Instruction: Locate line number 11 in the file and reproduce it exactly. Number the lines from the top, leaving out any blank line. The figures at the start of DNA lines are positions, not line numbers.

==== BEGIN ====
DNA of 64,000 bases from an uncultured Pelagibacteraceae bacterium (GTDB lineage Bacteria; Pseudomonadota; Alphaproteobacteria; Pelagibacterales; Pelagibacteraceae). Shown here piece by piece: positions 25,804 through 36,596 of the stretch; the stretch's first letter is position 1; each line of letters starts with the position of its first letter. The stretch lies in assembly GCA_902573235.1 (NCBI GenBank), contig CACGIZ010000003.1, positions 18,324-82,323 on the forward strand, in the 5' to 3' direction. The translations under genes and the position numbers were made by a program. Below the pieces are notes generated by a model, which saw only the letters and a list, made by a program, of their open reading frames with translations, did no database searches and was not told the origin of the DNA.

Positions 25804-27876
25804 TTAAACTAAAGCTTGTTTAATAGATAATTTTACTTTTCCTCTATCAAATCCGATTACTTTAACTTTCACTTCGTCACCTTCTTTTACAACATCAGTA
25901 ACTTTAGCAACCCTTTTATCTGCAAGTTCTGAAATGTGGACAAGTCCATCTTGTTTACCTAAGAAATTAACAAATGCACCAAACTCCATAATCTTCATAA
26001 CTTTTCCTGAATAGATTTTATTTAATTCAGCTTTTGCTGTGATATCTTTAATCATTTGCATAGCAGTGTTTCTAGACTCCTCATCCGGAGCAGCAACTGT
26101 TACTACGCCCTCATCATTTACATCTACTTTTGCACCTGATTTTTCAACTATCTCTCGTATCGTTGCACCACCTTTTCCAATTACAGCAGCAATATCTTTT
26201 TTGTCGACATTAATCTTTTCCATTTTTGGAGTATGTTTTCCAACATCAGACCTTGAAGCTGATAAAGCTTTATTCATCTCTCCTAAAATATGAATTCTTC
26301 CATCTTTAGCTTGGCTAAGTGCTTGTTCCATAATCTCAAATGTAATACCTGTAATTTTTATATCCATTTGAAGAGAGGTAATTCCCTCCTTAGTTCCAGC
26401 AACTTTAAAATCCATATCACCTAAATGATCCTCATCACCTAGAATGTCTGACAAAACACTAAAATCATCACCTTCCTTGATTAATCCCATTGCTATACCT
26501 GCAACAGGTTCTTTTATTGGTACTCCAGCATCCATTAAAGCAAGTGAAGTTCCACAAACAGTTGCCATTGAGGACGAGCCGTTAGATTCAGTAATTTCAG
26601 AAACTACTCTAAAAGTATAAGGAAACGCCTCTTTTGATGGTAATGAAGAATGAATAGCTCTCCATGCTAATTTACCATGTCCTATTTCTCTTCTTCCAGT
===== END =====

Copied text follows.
26601 AAACTACTCTAAAAGTATAAGGAAACGCCTCTTTTGATGGTAATGAAGAATGAATAGCTCTCCATGCTAATTTACCATGTCCTATTTCTCTTCTTCCAGT